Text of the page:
Badly Written? Why I’m an ‘Epileptic Man’, but not an ‘Epileptic’.

After looking at what’s been written about offensive terms online, I know that some readers will agree with this post, and some people won’t.

As handy as it as an adjective, I believe I was working with Epilepsy Action when it was explained why ‘epileptic’ shouldn’t be used as a noun. I understood what was said, and since then have been willing to correct any examples of the term used incorrectly.

I can’t say I’ve heard people use it much, but I’d also say a lot of people are too unaware of epilepsy to understand why it might be considered offensive. I believe some people with epilepsy are unaware of it too, and let it pass without much thought.

But when speaking or writing, if you label a person with a negativity alone you’re taking away their individuality. It’s somewhat similar to calling a person who is over-weight a ‘fatty’ or a ‘fatso’.

I’m not alone when it comes down to my feelings about the word. People with epilepsy only ever want to move away from their condition, and when using the noun to label you, it’s more like people are leaving you alone with your disability for life.

The term makes me more frustrated when I hear or read it. People who use it can sometimes be professional writers, such as journalists, and it only proves how uneducated people still are about epilepsy.

The Times website last month posted an article, and it was titled as “Man ‘sent tweet to epileptic'”. An unusual story came along with it, but I’d much prefer their words to be checked in more depth for discrimination.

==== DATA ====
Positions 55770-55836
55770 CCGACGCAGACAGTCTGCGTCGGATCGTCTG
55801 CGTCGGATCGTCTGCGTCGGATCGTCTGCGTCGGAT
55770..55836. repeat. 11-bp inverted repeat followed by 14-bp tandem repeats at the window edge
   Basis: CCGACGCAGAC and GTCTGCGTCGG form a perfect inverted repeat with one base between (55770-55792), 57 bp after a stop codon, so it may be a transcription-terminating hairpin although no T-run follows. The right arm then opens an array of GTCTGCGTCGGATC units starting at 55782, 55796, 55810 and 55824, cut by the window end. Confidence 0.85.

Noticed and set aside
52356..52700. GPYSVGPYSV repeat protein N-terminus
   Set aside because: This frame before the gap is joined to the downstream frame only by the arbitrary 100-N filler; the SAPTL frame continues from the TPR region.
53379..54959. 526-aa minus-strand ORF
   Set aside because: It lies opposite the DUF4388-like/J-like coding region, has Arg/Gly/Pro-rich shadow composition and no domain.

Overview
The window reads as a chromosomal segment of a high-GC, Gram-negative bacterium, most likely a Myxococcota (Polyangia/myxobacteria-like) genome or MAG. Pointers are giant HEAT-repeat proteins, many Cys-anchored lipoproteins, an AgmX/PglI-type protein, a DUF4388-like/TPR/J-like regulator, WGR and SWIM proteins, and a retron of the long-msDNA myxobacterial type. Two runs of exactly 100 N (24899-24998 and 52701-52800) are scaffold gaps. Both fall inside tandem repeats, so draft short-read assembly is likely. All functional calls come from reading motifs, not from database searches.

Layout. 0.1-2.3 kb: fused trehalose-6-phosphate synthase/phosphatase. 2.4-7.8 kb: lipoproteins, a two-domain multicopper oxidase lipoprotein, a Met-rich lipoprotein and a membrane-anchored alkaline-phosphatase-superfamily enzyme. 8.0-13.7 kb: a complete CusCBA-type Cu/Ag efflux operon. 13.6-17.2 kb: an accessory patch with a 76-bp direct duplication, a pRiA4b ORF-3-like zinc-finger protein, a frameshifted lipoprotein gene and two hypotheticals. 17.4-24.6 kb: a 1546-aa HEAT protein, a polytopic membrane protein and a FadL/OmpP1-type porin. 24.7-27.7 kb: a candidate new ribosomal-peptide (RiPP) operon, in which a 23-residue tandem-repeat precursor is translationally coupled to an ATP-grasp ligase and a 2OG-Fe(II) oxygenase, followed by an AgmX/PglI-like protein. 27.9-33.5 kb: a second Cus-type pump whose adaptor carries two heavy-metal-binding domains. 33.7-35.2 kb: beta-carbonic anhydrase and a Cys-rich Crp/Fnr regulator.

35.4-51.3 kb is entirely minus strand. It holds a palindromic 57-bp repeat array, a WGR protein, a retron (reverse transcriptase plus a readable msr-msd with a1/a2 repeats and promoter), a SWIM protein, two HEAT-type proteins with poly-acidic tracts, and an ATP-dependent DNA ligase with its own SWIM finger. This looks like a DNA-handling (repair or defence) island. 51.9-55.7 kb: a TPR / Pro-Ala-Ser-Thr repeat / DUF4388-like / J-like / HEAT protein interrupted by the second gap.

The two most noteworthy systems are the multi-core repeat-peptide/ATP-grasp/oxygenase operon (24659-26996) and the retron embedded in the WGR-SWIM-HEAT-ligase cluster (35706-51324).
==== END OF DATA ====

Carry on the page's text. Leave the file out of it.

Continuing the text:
This isn’t a terrible problem, but given that I use ‘epileptic’ as an adjective so often I felt like I had to say something. And please, tell me, is it really that hard not to say one word as a noun?

What amazes me is when people moan about not having the right to say words like ‘retard’ and ‘retarded’. But come on people, they’re just words! We’re not asking you to give up your family! For me, it only seems incredibly lazy, selfish and disrespectful of people with disabilities to decline.

So please, one simple task. Try and remember the general rule of ‘not highlighting the negativity and taking away a person’s individuality’. It’ll only make you a better person – you’ll be showing your respect for people with epilepsy and only helping to broaden their boundaries as time continues.

Image shown by Greeblie on Flickr


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